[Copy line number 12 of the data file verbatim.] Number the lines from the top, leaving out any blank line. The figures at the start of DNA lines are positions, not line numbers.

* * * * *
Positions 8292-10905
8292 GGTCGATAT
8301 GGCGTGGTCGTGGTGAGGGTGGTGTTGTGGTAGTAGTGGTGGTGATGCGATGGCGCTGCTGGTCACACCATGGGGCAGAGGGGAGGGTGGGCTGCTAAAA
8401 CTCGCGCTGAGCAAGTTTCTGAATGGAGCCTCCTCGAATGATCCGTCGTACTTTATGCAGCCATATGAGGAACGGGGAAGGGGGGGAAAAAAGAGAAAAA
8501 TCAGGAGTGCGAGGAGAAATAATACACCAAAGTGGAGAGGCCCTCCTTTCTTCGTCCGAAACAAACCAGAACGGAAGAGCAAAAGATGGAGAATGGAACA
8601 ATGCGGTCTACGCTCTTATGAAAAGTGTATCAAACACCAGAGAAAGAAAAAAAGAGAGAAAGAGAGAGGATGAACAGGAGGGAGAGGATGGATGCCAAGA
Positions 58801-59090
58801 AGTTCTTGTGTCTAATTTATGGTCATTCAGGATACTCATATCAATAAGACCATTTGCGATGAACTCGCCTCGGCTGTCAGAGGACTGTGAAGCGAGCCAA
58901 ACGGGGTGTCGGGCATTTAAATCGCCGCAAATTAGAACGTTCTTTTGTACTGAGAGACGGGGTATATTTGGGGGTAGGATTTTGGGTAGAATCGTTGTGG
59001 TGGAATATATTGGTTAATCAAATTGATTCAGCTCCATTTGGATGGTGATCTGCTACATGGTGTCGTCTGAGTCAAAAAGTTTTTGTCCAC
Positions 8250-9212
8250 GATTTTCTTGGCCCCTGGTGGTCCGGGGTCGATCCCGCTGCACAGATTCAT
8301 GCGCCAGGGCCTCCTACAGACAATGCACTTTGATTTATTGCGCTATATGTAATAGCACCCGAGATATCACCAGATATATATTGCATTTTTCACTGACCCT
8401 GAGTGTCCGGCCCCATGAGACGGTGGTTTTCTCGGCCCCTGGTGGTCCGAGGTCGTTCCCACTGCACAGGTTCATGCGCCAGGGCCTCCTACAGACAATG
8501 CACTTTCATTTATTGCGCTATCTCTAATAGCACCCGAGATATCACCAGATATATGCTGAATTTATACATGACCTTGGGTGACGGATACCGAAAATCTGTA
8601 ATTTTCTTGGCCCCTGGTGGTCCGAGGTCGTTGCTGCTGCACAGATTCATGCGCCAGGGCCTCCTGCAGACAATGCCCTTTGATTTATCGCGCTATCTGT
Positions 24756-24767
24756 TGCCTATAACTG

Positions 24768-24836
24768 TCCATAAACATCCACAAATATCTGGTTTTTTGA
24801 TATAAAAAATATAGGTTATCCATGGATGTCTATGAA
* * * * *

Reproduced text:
8250 GATTTTCTTGGCCCCTGGTGGTCCGGGGTCGATCCCGCTGCACAGATTCAT